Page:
3) Your description of Blackface is accurate. However, what would black face look like today had the "artform" continue to evolve. My belief is that it would look similar to what this young lady has on(minus the $5 tanning lotion) Blackface has been frozen in time due to it's offensive nature. The portrayal of blacks by whites was how they saw them at that time. Wouldn't this be more likely to be what modern version of blackface would look like?

    When it's all said and done, i rather enjoyed your post.
    I think that trying to predict how something will evolve like your explanation of the black face is an act of futility.
    I'd rather people just realize how much power you put into that word.
    I know what it meant back in the day but the more you are offended by this word the more power you give it, and the more you give anyone who weilds it on you.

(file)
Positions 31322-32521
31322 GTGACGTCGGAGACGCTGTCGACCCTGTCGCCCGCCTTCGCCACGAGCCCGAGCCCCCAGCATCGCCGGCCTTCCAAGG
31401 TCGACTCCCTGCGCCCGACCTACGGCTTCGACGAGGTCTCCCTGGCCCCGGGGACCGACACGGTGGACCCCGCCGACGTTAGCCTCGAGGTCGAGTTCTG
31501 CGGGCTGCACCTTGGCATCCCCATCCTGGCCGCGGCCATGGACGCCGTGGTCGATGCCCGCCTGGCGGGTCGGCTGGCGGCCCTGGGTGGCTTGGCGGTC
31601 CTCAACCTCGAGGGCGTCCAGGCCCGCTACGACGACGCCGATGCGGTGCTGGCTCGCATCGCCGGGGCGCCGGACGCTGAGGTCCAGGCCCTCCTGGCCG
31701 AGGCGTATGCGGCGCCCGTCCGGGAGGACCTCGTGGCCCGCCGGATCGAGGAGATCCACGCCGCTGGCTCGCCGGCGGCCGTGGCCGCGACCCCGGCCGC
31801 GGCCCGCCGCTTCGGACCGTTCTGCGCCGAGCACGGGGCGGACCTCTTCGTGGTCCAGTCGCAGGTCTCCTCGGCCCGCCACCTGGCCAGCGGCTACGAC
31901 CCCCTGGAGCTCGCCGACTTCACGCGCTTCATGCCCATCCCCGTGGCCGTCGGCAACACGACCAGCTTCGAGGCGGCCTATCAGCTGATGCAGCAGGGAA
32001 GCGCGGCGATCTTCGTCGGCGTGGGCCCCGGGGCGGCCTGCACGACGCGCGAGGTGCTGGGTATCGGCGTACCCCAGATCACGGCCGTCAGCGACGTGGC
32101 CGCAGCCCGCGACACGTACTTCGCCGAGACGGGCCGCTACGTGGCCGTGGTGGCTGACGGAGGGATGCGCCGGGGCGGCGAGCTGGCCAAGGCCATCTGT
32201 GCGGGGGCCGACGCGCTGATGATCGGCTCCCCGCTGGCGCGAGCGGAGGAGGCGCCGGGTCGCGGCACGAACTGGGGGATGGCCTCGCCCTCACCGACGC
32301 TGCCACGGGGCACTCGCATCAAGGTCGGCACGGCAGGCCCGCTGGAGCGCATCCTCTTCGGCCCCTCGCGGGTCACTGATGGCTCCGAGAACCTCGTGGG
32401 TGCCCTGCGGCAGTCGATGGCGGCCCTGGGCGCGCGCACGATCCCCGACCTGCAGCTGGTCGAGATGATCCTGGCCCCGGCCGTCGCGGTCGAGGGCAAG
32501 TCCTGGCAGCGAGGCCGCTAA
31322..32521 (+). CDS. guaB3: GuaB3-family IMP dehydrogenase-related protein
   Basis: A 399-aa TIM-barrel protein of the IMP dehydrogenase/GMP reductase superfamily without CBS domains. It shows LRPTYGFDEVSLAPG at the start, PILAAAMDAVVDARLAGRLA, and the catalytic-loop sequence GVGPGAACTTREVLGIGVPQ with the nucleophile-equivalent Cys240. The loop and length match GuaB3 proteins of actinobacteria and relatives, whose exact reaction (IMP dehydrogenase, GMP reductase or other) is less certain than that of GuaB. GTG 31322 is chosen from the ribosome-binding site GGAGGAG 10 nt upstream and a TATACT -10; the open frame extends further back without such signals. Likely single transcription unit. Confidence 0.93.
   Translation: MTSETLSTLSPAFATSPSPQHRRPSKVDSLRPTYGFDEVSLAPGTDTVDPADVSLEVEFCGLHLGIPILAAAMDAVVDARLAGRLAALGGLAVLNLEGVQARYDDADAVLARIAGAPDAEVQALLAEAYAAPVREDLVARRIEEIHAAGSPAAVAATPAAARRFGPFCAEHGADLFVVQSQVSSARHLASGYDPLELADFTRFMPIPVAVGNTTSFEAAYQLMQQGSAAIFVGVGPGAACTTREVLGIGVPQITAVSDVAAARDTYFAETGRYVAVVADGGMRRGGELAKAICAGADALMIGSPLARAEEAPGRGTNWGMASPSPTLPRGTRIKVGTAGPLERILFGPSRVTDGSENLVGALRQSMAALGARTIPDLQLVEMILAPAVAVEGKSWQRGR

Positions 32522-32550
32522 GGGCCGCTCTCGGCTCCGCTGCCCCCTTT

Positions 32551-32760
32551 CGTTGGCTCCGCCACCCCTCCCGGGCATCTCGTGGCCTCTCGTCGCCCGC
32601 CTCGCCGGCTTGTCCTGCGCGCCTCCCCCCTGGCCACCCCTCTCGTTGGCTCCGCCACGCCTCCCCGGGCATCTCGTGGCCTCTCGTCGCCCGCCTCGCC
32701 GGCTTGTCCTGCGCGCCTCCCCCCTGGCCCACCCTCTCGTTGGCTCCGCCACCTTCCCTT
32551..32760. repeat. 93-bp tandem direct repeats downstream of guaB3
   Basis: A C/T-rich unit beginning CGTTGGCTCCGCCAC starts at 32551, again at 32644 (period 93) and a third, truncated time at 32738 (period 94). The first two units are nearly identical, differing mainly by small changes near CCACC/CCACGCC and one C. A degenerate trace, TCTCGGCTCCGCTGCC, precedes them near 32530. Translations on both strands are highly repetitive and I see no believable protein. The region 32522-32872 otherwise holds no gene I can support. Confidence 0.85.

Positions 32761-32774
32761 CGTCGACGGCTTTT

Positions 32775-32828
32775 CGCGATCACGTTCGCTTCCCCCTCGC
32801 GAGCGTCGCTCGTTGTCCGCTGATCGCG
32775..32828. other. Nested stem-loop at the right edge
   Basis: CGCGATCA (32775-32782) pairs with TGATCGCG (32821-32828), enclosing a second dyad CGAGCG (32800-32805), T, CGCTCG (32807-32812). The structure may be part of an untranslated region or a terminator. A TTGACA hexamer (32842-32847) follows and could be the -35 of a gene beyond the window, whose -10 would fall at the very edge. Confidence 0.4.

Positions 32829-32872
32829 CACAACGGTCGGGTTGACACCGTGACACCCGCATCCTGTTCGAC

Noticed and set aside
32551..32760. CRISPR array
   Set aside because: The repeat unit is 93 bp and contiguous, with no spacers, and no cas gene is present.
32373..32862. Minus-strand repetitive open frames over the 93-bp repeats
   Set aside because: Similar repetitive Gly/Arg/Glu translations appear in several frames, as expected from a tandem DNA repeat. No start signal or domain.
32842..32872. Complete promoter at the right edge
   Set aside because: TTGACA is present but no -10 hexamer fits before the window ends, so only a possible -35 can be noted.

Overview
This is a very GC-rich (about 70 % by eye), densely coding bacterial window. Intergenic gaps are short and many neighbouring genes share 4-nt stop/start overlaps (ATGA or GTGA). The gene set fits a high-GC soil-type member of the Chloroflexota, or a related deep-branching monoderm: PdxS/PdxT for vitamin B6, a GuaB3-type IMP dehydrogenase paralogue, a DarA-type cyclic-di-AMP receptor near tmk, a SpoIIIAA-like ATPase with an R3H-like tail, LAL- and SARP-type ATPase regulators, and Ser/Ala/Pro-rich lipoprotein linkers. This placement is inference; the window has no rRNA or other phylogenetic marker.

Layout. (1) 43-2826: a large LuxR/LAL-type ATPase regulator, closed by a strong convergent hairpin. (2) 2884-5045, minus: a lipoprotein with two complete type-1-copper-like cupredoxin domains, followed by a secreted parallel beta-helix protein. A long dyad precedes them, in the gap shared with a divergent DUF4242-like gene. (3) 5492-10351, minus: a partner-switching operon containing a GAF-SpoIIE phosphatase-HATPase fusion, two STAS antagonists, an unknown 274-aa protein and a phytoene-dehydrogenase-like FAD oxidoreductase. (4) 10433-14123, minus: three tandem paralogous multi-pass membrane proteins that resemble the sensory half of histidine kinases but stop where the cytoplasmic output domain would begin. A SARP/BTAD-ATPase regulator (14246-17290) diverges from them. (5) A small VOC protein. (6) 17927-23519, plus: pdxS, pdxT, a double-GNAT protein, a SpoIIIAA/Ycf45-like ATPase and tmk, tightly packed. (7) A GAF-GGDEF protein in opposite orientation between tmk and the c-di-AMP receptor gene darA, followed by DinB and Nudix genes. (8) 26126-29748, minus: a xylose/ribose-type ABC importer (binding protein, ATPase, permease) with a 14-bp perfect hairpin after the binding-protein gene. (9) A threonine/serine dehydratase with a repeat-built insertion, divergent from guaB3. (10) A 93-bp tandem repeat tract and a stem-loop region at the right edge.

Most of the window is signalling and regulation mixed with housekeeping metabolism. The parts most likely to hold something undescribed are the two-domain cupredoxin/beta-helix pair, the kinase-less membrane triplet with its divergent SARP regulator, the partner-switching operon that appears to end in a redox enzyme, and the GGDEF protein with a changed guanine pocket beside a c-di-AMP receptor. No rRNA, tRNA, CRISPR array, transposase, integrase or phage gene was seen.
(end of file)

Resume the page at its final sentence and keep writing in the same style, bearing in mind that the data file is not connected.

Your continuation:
I really think that the best solution for that word is for as many people as possible should have a learned response; IGNORE the offensive word.
    Let it fade into history!!
    Until that happens in reality anyone has control over you all they have to do if they want to is use that word to get the response they know will come.
    Imagine if you just ignored the word as hard as it may be but it would diminsh and defuse a person who is certainly not a pillar of society.
    I am definitly not preaching I do not know how someone would feel being called such a name but I have some students that have said some really nasty thing and the fact that I remained calm and did not give them the satisfaction of their perceived response did suprise them.
    And in many instances I felt the victor in that psychological struggle.